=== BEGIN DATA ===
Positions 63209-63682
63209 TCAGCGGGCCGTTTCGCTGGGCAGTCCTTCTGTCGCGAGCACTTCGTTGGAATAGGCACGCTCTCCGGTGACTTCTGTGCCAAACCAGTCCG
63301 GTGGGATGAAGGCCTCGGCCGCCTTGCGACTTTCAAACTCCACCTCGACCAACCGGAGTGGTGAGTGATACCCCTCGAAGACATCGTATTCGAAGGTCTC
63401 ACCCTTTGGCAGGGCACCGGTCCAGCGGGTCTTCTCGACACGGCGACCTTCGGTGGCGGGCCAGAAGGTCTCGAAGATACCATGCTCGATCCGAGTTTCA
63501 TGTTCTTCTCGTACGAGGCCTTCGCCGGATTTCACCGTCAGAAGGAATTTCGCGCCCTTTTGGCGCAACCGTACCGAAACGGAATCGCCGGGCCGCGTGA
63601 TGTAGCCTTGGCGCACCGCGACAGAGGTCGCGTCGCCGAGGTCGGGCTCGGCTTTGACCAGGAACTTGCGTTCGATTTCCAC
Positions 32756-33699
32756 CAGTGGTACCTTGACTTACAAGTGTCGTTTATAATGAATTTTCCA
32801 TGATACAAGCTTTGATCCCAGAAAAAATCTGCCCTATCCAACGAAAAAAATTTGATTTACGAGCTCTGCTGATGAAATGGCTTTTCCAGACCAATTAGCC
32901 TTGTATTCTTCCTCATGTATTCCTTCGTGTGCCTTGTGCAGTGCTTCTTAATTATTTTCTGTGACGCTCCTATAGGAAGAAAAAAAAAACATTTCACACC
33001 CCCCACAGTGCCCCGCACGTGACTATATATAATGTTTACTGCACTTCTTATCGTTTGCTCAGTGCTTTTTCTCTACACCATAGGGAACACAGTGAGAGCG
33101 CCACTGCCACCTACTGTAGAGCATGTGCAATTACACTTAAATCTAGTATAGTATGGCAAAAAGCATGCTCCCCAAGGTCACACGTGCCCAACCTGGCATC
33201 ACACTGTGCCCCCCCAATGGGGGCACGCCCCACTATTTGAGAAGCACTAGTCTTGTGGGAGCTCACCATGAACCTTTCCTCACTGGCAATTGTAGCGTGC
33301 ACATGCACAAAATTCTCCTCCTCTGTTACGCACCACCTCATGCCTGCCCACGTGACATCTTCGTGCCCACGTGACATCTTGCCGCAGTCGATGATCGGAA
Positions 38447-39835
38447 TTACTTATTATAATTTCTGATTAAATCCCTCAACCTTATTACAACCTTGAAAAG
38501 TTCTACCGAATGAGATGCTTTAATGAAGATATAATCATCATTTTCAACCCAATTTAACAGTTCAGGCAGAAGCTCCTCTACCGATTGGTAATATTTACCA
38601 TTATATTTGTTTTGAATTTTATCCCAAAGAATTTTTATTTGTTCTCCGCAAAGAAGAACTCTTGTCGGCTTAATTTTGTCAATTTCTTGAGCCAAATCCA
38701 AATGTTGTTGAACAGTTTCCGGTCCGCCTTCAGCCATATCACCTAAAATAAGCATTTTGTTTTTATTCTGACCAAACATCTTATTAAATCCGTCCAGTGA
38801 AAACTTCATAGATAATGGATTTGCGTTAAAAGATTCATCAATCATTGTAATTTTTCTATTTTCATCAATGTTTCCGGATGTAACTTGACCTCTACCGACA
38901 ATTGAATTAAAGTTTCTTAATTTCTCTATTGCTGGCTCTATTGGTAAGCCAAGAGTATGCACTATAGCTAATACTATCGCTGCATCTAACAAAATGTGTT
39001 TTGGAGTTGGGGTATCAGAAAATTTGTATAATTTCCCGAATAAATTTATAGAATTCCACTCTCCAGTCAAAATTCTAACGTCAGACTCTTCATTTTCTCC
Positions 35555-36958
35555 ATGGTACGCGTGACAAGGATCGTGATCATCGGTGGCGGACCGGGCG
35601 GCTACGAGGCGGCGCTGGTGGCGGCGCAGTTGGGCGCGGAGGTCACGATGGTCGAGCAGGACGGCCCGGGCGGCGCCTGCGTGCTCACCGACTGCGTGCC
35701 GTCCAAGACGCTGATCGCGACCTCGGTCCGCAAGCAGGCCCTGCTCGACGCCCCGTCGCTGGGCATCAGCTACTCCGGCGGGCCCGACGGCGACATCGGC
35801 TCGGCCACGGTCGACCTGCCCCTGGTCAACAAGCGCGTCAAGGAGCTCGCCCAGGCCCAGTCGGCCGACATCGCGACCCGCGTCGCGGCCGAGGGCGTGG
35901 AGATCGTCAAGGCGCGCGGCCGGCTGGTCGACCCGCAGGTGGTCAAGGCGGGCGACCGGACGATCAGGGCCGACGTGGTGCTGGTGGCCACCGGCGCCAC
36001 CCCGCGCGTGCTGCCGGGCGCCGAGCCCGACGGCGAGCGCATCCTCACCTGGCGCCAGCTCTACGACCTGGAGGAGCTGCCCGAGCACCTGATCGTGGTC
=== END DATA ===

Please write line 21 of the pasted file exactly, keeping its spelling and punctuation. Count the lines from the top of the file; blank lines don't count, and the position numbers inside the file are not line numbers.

38901 ATTGAATTAAAGTTTCTTAATTTCTCTATTGCTGGCTCTATTGGTAAGCCAAGAGTATGCACTATAGCTAATACTATCGCTGCATCTAACAAAATGTGTT